Raw Converters Comparison Movies

Other essays in this series

We all need a Raw Converter, unless we are either using only film, or unless we are shooting digitally but only in Jpeg mode. The second situation is a no-no if your goal, like mine, is to create fine art photographs. The first situation is becoming increasingly uncommon, to the point of being rarissime.

So the question of which raw converter to use, of which raw converter is going to do the best job and provide us with the most satisfying workflow, is a very important one. Here, unlike in other entries in this series, the proof is not theoretical but, instead, purely practical. This is a situation where empiricism -using practical experience as proof- is the way to go.

I therefore decided to create a series of short movies showing my workflow in several Raw converters. Ideally, I would like to cover all currently available Raw Converters. However, this goal may be slightly unrealistic, so, rather than try to cover all converters, I decided to cover the converters that I personally use or have tried out for my own work.

In doing so I point out what I like and don't like about each Raw converter. I also describe my personal workflow, which varies from converter to converter. Each movie is from two to twelve minutes in length, and from 2 to 15mb. You can also download each movie to your computer by right-clicking on the title or icon and choosing "download linked file." This works on both Macs and PC's. On Macs, the latest Apple Mouse (the one with the scroll wheel), offers right and left clicking capabilities. Previous Apple mice only had single clicking abilities.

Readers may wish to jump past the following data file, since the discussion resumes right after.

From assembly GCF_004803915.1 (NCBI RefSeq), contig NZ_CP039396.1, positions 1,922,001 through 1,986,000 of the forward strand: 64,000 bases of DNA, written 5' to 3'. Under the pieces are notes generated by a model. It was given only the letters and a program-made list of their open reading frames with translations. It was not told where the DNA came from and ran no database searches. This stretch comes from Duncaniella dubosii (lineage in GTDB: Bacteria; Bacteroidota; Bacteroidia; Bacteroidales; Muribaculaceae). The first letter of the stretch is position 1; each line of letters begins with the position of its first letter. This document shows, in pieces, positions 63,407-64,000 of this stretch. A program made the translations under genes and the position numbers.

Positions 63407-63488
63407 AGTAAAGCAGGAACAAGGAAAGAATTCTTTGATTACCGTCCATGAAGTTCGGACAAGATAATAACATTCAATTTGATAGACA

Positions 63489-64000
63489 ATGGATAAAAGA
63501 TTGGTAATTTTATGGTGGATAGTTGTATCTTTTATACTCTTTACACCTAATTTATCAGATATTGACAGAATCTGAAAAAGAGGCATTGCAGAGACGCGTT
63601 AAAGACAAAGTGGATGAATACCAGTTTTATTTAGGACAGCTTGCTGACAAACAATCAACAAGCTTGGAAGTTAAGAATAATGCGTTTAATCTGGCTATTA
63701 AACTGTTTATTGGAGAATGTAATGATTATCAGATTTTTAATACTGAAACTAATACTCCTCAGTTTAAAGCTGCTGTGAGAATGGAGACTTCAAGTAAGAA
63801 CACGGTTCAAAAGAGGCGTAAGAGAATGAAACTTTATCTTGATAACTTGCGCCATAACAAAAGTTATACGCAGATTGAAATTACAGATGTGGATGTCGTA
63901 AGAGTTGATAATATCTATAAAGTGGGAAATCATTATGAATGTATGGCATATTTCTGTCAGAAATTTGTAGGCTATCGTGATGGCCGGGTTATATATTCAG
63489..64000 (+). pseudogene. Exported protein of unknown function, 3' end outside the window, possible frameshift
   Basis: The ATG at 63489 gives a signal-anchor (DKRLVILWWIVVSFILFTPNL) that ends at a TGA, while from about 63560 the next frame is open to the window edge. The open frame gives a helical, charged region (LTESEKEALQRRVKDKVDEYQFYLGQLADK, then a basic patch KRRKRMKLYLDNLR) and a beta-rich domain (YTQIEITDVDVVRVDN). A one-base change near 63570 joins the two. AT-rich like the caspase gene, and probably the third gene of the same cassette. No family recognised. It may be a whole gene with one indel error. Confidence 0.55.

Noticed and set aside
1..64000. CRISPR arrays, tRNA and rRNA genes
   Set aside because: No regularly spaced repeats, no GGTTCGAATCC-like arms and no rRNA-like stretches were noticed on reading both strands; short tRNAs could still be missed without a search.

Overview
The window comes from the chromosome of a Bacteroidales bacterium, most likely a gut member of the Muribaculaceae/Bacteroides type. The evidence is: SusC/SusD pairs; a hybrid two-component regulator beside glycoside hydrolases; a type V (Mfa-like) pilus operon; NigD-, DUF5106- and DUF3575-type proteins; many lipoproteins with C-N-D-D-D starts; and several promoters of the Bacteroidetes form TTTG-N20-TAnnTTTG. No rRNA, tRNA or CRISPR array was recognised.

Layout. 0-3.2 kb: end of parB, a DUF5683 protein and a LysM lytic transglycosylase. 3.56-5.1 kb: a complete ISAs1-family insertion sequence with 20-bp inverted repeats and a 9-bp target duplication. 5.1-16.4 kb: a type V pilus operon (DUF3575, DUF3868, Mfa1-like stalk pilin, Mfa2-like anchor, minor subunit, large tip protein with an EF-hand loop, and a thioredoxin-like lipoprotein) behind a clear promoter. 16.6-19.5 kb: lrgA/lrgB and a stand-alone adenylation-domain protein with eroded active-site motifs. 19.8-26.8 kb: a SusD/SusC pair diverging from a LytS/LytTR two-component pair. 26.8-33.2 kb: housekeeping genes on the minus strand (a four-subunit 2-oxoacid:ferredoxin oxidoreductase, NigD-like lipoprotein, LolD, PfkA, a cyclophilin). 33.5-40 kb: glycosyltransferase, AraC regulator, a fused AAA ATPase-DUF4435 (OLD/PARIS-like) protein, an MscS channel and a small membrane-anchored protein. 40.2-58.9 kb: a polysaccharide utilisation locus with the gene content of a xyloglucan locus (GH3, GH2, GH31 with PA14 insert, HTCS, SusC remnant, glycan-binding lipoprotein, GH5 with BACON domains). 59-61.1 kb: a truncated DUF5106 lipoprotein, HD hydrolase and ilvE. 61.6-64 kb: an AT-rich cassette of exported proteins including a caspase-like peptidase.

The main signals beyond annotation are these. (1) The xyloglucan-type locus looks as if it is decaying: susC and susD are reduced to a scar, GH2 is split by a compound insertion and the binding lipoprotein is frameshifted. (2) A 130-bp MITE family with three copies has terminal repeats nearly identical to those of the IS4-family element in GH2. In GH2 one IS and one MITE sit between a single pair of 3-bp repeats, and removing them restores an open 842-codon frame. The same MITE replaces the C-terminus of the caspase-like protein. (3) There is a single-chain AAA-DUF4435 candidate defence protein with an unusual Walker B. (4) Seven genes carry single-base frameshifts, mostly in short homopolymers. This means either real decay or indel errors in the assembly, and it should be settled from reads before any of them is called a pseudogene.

The Raw Converter movies list is below. Just click on any of the titles to start one of the movie. Quicktime is necessary and is most likely already installed on your computer. If not, it is available as a free download from www.apple.com


Alain Briot